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3EP Ltd. records, 1970-1984, bulk 1979-1984

More Information

A Finding Aid to the 3EP Ltd. Records, 1970-1984, bulk 1979-1984, in the Archives of American Art
Rihoko Ueno
Scope and Contents
The records of California fine arts print publisher 3EP Ltd. founded by Moo (Mary Margaret) Anderson, Joseph Goldyne, and Paula Kirkeby measure 4.3 linear feet and date from 1970 to 1984. The records include scattered administrative files; artists' files that include correspondence, lists, price lists, and miscellany; printed materials, photographs, including two dismantled photo albums and negatives; and numerous fine arts prints by various contemporary artists, including Gordon Cook, Claire Falkenstein, Joe Fay, Sam Francis, David Gilhooly, Joseph Goldyne, Jack Jefferson, Frank Lobdell, Fred Martin, Ed Moses, Nathan Oliveira, Jay Phillips, Matt Phillips, and Joseph Zirker.
Administrative records consist of chronological correspondence, subscriber lists and forms, price lists, exhibition lists, and other miscellaneous records. Business/administrative correspondence is mostly between the 3EP Ltd. founders and various museums, galleries, and collectors, with a few letters to artists. Artists' files include resumes, correspondence, catalogs, clippings, photographs and slides. Artists include Chuck Arnoldi, Billy Al Bengston, Gordon Cook, Claire Falkenstein, Joe Fay, Sam Francis, Jack Jefferson, Frank Lobdell, Ed Moses, George Sugarman, and Joseph Zirker, among many others.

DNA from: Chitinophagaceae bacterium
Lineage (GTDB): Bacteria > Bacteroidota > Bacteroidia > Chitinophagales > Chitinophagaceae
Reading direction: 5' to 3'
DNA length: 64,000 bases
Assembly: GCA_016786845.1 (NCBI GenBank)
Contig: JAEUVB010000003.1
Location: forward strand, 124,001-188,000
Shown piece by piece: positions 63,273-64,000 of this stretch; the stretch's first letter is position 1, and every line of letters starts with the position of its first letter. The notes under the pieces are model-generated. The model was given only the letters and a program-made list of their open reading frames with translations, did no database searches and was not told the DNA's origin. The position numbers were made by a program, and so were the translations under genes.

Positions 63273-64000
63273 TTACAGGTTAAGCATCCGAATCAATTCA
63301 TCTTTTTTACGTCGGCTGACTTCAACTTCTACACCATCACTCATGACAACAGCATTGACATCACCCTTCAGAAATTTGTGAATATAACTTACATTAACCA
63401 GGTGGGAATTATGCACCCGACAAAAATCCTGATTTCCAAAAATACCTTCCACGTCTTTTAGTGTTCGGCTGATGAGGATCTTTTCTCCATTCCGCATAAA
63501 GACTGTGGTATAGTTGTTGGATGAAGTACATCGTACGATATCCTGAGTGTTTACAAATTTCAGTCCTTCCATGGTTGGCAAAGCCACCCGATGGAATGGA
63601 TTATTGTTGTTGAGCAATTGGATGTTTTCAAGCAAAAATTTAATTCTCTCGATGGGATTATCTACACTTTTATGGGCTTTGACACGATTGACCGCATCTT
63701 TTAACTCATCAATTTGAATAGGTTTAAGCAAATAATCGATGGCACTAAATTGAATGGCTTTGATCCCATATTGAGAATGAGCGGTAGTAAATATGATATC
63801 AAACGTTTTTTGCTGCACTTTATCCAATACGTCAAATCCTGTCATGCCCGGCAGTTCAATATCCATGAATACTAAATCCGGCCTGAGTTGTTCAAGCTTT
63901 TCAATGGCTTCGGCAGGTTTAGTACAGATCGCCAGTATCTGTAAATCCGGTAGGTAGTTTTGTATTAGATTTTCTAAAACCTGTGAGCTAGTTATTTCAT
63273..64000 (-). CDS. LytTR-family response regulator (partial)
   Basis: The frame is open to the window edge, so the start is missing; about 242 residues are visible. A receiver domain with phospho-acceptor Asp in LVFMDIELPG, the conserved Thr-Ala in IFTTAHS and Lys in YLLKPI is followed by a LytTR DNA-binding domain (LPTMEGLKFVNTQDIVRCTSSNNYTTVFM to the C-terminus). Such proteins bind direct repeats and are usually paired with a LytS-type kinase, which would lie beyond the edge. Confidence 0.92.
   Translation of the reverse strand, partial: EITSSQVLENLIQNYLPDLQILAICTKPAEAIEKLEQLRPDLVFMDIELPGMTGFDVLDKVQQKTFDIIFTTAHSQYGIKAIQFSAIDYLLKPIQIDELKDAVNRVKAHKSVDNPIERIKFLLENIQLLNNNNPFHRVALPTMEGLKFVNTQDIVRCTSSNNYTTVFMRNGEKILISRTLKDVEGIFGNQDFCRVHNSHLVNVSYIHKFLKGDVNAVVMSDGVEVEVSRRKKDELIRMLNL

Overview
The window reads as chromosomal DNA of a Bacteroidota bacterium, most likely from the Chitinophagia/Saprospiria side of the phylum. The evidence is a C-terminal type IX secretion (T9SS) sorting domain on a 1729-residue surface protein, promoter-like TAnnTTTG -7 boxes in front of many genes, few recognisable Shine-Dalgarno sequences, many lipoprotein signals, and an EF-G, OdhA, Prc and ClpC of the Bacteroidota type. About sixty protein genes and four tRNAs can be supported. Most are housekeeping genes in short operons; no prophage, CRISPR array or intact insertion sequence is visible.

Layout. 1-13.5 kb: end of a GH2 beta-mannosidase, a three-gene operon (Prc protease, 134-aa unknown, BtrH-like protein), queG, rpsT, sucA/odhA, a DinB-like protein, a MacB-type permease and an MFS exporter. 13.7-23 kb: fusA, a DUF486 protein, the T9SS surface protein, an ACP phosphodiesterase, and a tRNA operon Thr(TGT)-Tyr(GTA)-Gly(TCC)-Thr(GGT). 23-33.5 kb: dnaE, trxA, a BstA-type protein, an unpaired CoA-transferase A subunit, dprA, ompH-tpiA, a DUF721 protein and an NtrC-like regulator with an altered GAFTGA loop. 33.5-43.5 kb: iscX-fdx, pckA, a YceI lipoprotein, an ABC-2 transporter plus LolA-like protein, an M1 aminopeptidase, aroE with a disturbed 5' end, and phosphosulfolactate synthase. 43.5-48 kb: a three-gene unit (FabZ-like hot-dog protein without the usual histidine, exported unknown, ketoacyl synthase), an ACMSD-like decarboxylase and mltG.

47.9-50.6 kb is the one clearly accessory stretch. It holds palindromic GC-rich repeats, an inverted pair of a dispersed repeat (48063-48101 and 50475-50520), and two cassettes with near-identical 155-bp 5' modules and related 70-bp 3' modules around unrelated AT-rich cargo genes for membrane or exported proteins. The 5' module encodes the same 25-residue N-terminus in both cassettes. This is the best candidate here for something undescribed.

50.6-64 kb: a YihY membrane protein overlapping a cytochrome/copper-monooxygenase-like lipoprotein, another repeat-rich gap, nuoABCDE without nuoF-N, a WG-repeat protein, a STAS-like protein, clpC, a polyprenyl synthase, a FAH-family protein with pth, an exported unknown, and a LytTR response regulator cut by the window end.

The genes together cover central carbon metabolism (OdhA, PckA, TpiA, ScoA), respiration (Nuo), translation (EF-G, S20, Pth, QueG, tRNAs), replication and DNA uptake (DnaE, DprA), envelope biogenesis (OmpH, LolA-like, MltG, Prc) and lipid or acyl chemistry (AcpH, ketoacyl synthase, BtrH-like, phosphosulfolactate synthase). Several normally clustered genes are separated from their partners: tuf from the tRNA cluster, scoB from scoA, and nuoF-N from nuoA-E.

Language
English
Immediate Source of Acquisition
The 3EP Ltd. records were donated in 1984 by Moo (Mary Margaret) Anderson and Paula Kirkeby. Plates received with the donation were returned to the donors.
Related Materials
The de Young Museum has a collection of 3EP Ltd. prints which are part of the Anderson Graphic Arts Collection.
Processing Information
The collection was partially microfilmed shortly after receipt on reels 3534-3536. The collection was additionally re-processed and a finding aid prepared by Rihoko Ueno in 2014. At that time, the fine art prints were housed more appropriately.